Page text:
Interview With DHS Head Michael Chertoff

Discussion in 'privacy general' started by dw426, Aug 7, 2008.

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  1. dw426

    dw426 Registered Member

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  2. KookyMan

    KookyMan Registered Member

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    Interesting reading.

    Though I must say, I am getting curious when he says that encrypted systems in which the users won't supply a password they will decrypt them.

    I am wondering how they are planning to decrypt some of these "secure" methods. Are they running dictionary/brute force against passwords or what?
     
  3. dw426

    dw426 Registered Member

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    Well, that's the problem, we don't know and I have very high doubts they'll openly discuss it. We know brute force as we know it isn't gonna work against any decent algorithm. But will they exploit some flaw or just use some method we don't know about? That remains to be seen. The problem is, we can't merely count on what we THINK they have available such as resources or tech, we have to wonder about what is technologically possible even if we don't know it actively exists yet. I'm not making a political statement or bringing up any "Big Brother" theories, but there are as fact a number of "black" projects going on at any given time, whether in the NSA/CIA buildings in Washington or out at some remote military installation. Lockheed doesn't have a "Skunkworks" facility because they're dealing with smelly things. New tech is almost always a military project first that gets handed down to civilian applications.

    So, the answer is, unless someone starts spilling beans so to speak, nobody knows their plans or what they can/can't do. All I can say is pray that legislation doesn't swing their way and allow them to make people turn over passwords. Because when that happens, you truly are left without many options.
     
  4. spy1

    spy1 Registered Member

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    That will happen.

    As has been demonstrated time-and-time again, there are not enough of us informed, committed or involved enough to present a serious challenge to measures such as those - and the government knows it.

    And apparently, the "iPatriot" Act is waiting in the wings: http://www.yff365.com/profiles/blog/show?id=2162281:BlogPost:5863 t鱸o tidy up the loose strings of whatever they've over-looked so far.

    Happy trails, people. Pete
     
  5. dw426

    dw426 Registered Member

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    I personally agree legislation will pass to force password retrieval. We can go back and forth all day about the vast majority does or doesn't use it for crime (and please let's not for the sake of keeping the thread open), but the fact is that it IS used for it, and it's a simple and effective way to hide crime (if we keep out the theories that there are ways to get around it unknown to the public). So yes, I do see it coming, if not within a year or two, then not too far afterwards in my opinion.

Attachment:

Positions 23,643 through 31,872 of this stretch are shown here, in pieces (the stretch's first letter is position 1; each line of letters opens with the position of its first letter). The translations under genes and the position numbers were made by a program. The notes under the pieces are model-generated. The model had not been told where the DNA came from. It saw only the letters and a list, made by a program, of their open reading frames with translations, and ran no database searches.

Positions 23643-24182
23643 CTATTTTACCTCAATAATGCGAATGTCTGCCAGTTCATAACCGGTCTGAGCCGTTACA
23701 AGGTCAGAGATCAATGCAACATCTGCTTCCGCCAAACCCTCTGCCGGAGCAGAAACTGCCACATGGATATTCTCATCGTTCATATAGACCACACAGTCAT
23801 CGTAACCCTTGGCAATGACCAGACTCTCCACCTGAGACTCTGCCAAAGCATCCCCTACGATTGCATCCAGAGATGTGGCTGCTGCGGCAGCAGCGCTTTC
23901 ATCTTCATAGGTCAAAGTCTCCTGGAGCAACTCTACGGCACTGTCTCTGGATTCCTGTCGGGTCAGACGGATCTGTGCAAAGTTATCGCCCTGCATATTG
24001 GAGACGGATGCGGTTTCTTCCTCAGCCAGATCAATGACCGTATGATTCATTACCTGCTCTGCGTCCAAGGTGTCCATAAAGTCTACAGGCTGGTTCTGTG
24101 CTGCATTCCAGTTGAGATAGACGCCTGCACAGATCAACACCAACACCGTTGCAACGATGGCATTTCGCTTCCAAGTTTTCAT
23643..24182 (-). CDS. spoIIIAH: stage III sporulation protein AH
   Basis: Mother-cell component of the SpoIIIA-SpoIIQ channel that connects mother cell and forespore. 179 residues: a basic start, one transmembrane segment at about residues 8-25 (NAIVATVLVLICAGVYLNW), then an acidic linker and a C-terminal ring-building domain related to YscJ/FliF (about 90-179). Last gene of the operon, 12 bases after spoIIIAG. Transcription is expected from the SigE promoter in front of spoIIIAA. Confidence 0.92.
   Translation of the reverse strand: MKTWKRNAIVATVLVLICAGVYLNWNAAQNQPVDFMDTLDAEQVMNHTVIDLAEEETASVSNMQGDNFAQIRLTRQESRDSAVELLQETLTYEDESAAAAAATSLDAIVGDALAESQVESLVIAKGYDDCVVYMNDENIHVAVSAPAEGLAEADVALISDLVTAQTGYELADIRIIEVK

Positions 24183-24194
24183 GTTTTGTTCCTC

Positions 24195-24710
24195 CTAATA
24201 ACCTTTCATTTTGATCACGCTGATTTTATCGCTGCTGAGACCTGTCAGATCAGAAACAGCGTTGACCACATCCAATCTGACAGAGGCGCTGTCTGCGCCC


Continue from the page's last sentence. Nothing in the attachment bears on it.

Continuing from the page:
I can only take as opinion the other article you linked since there is so far no proof readily available, but I do agree with the professor. The government has long known that the web is a prime target and it's entirely plausible they have an internet-based Patriot Act ready to roll. I don't however think that an attack will bring it in to action, I believe it will be put in place before one to attempt to prevent it. We'll see what happens in the next couple of years if that long.
     
    Last edited: Aug 7, 2008
  6. JRViejo

    JRViejo Global Moderator

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    The funny part (at least for me) about all of this is: the fact that Seven in 10 government mobile devices unencrypted "while six federal agencies’ encryption installations may not work as intended." Do you really think they can decrypt a laptop when their own systems are wide open?

    Instead of obsessing about laptops at the border, they should look at this Survey: More than 10,000 laptops lost each week at airports. With a reported 637,000 laptops lost each year, there's plenty of fish in the sea to keep Homeland Security super busy.
     
  7. dw426

    dw426 Registered Member

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    The funny part of your point (and it isn't a bad one) is that government spending works in a really screwed up way. I have worked for them in the past, and I can tell you that money for THEM usually trickles in as leftovers from other spending. Also, depending on the organization, some are not even on the Internet. What the stories don't tell you is that these "lost" systems are usually merely victims of carelessness and not theft. Some are taken home, some are left in other places on the premises, some are accidentally put into storage. Believe me, crazy things go on in government facilities. They are VERY good at placing financial emphasis on pet projects.

    You can place some of the blame on Congress, they are also very good at sending money for national security, but not government property security. It can be a funhouse :)
     
  8. JRViejo

    JRViejo Global Moderator

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    dw426, I know exactly what you're talking about!

    While in the Armed Forces, I was involved in a new aircraft project, with parts procurement experience during my last year of service. Congress spent a ton of money to acquire the new aircraft, and didn't have anything left for spare parts. That's where I learned the term "cannibalization" and the art of it, in order to keep the fleet going, while waiting for the next cycle of budget appropriations. Funhouse is the proper way to describe it! :thumb:
     
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